Today marks an important date in the Egyptian Revolution and its aftermath. Nicola Pratt, Reader of International Politics of the Middle East and the current recipient of a British Academy Mid-Career Fellowship, looks at progress so far.
25 January is the third anniversary of the beginning of the revolution that toppled former President Hosni Mubarak. For many of the activists who participated in the 18 days of mass protests that forced out a dictator, this year’s anniversary marks the failure to achieve the revolution’s goals of bread, freedom and social justice. Since 3 July 2013, when Egypt’s first elected president, Mohammed Morsi, was deposed by the army, following huge demonstrations against his inept rule, activists have been concerned about the return of military dictatorship and the police state in the name of fighting a ‘war on terrorism’ against the Muslim Brotherhood. A report by a group of human rights organisations, released on 4 January, states that the number of people killed in political violence since July 3 exceeds those killed in the 2011 revolution. Most of these are supporters of the deposed president, who have continued protesting against the July 3 coup despite official repression and their designation as a ‘terrorist group’.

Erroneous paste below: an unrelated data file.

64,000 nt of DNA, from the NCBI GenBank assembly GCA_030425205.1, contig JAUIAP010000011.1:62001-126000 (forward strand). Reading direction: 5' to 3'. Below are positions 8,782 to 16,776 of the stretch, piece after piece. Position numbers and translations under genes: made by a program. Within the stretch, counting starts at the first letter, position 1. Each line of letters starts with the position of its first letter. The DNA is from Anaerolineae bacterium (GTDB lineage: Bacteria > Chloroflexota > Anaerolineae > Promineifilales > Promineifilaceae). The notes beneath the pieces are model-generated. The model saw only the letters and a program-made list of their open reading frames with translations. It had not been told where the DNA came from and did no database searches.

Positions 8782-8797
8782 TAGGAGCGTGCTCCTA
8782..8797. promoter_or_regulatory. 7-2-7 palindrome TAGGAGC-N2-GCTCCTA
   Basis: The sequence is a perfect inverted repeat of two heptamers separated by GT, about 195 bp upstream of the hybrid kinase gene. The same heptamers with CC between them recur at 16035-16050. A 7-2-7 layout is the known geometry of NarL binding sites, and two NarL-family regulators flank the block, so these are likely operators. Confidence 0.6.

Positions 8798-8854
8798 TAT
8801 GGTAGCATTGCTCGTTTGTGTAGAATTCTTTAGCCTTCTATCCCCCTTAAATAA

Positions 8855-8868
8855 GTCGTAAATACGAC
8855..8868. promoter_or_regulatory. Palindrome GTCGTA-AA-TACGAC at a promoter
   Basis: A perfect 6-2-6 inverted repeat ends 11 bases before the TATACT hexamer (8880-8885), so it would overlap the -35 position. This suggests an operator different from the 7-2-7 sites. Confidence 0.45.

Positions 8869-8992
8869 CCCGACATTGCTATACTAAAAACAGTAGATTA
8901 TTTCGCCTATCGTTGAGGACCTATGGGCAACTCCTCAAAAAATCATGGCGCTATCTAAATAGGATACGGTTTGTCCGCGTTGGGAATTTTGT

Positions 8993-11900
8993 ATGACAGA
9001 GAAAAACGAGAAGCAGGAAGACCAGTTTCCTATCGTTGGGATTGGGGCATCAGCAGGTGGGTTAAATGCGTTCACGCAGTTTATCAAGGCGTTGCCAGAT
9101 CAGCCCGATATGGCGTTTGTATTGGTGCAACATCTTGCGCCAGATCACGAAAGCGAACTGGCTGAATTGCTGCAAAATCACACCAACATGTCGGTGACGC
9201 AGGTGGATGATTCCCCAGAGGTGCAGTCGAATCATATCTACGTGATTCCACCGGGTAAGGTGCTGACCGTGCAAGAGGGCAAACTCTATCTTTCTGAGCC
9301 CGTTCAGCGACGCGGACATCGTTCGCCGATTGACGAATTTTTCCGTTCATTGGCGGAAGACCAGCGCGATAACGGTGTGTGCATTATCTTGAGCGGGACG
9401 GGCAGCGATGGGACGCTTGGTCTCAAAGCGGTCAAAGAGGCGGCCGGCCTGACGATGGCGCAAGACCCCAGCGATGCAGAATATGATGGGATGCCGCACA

The legitimacy of the post-June 30 political road map created by the military relies upon the demonization of the Muslim Brotherhood and popular fears of their return to power. Many Egyptians have simply accepted repression of the Brotherhood, including the massacres at the Rabaa Adawiya and al-Nahda square sit-ins in August, not just because of the Brotherhood’s awful performance in power but also because officials accuse them of acts of violence around the country. More than 300 security personnel have been killed, and there have been security and civilian deaths in a bomb attack in the provincial city of Mansoura in December and in Cairo on 24 January. The Muslim Brotherhood has not claimed responsibility for these attacks nor is there evidence to support the allegations. Yet, the hatred of the Brotherhood is so intense that respect for judicial process has disappeared: many consider it an obstacle to implementing the will of the people.